If you’ve been to Reem’s in San Francisco’s Mission District, a restaurant inspired by the traditions of local Arabian bakeries, you’re probably familiar with the crackle and flavor of flatbreads, and how spring strawberries find their way among typical greens and pitas fried in fattoush. There aren’t enough bakeries like Reem’s in the United States (proclaims this student of Arabic cuisine), but its existence has begun to inspire others across the country to similar heights of excellence.
And if you’ve ever heard of Reem Assil, the Syrian Palestinian chef and owner of the restaurant, you probably know that she brings much more to her profession than superb baking skills. She was a union and community organizer before turning to a culinary career, and she brings an activist spirit to her life in the food industry. Beyond converting Reem’s to a worker-owned model in an effort to upend hierarchical restaurant models, Assil has the courage to be outspoken on many topics: including Palestinian rights, the intersection of food and social justice, and the many evils of capitalism.
She pours the breadth of her being into her first cookbook, “Arabiyya: Recipes from the Life of a Diaspora Arab”. The secrets of his mana’eesh spread with za’atar and olive oil are here, along with intros to Yemeni honeycomb bread flavored with orange blossom and rose water, and tutorials on regional variations of savory turnovers. There are other lovely dishes that channel his ancestry: djej mahshi (chicken stuffed with spicy rice) ideal for Sunday dinner; clay pot prawns flavored with garlic and Gaza-style dried dill; and the always comforting kafta bil bandoura (meatballs in a heady tomato sauce).
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Of equal importance are the essays that frame each section of the book. She writes clearly and honestly about her family’s immigration experience and the complexities of isolation, assimilation, and ultimately the resistance she experienced in achieving a sense of belonging in the world. The first part opens with memories of summer family visits to Los Angeles, but moves on to her grandmother’s trip; she was one of 700,000 Palestinians expelled from their homes in 1948 when Israel was created.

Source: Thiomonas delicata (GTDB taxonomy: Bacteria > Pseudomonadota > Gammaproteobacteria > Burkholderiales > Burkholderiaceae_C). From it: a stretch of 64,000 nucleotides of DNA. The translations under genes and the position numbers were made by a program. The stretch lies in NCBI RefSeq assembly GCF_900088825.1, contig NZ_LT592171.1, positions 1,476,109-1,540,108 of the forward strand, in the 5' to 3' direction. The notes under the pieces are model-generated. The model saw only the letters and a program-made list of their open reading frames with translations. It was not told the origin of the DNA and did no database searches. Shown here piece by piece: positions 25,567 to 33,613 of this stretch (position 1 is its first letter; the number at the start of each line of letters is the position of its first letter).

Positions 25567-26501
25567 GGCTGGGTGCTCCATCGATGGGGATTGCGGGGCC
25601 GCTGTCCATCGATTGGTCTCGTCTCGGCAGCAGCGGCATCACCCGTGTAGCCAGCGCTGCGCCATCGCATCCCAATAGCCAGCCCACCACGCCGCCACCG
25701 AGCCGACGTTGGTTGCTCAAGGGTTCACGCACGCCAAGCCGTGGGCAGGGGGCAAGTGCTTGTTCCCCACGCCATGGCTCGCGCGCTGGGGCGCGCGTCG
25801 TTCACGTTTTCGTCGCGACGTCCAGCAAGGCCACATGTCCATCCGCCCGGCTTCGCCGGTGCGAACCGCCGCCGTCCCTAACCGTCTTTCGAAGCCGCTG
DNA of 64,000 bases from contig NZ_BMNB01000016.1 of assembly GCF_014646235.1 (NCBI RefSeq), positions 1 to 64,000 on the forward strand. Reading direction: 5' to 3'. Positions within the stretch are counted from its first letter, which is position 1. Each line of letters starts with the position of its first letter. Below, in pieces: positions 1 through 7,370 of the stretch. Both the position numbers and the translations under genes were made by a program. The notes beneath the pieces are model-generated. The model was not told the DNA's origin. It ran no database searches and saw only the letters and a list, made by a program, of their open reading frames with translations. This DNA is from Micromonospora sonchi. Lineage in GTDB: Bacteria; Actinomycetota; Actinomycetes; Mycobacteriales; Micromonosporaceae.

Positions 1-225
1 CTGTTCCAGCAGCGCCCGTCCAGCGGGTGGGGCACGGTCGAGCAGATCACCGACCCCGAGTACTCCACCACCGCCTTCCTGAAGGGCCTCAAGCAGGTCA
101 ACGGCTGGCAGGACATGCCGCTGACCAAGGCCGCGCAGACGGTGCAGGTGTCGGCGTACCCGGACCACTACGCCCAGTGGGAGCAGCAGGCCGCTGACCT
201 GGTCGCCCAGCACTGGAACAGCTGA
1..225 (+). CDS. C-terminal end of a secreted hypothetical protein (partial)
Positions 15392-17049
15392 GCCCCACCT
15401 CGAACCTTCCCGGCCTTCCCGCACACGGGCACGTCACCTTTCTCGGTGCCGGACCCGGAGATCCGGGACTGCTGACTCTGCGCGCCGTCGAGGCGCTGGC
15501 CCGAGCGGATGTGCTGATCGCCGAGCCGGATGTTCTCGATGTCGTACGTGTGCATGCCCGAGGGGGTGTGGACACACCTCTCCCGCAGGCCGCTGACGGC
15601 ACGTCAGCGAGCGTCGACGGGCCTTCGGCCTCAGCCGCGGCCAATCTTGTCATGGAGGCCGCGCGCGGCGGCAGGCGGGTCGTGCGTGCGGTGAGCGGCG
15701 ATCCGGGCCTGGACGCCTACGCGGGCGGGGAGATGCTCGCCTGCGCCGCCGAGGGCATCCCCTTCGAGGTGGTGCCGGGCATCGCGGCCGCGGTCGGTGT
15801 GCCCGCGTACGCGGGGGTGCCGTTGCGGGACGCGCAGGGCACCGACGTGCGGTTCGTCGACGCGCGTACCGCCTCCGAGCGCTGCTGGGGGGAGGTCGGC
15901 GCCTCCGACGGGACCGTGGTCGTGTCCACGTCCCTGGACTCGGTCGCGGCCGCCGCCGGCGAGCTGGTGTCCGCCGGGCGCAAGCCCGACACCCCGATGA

So, yes, you can jump right to the much-quoted passage on page 139 about his feelings about what fellow Palestinian author Leila Haddad calls the “hummus kumbaya” narrative. But any reader who has absorbed the context of the book in the preceding pages feels the weight of Assil’s intention: she claims the right to tell her own story.
Assil and I discussed that — and notions of seasonality in his cooking, and what his next book might be — in a conversation this week. A side note: Many of my Arab friends these days are expressing dissatisfaction with the term “Middle East,” a vague colonialist term that should go the way of “the Orient” in broadly describing Asia. Assil prefers SWANA – Southwest Asia and North Africa – to position his family’s home region, and it is referenced below.
The questions and answers have been edited for length and clarity.
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What is the reception of the book to you, and how do you find people’s understanding and understanding of food from this part of the world?
Writing something so honest is quite vulnerable. Part of the impetus for writing this book was to pick up some of my own story; I felt like the narratives were forming around me, and it was kind of polarizing. Like I’m either the controversial figure or the sweetheart, you know?
I just wanted to show the complexities and nuances of what it means to be in the diaspora, especially as an Arab in this country and at this time. I set out to try to challenge stereotypes about myself, but then I had to remember to challenge the stereotypes of others in understanding them. In Texas, Charleston, and other places where I wasn’t sure if people had access to Arabic foods other than, you know, the more whitewashed version of “Middle Eastern food,” people come to me and know me and have told me how moved they are by the stories in my book. It has been amazing for me. It’s like I’m going out [laughs] and that people accept me and accept my nuances.
As for people’s understanding of our eating habits: I am pleasantly surprised at how well people know some of the basic recipes. Maybe it’s because of my restaurant. I am part of this wave of Arab leaders who claim origin, and I am proud of it.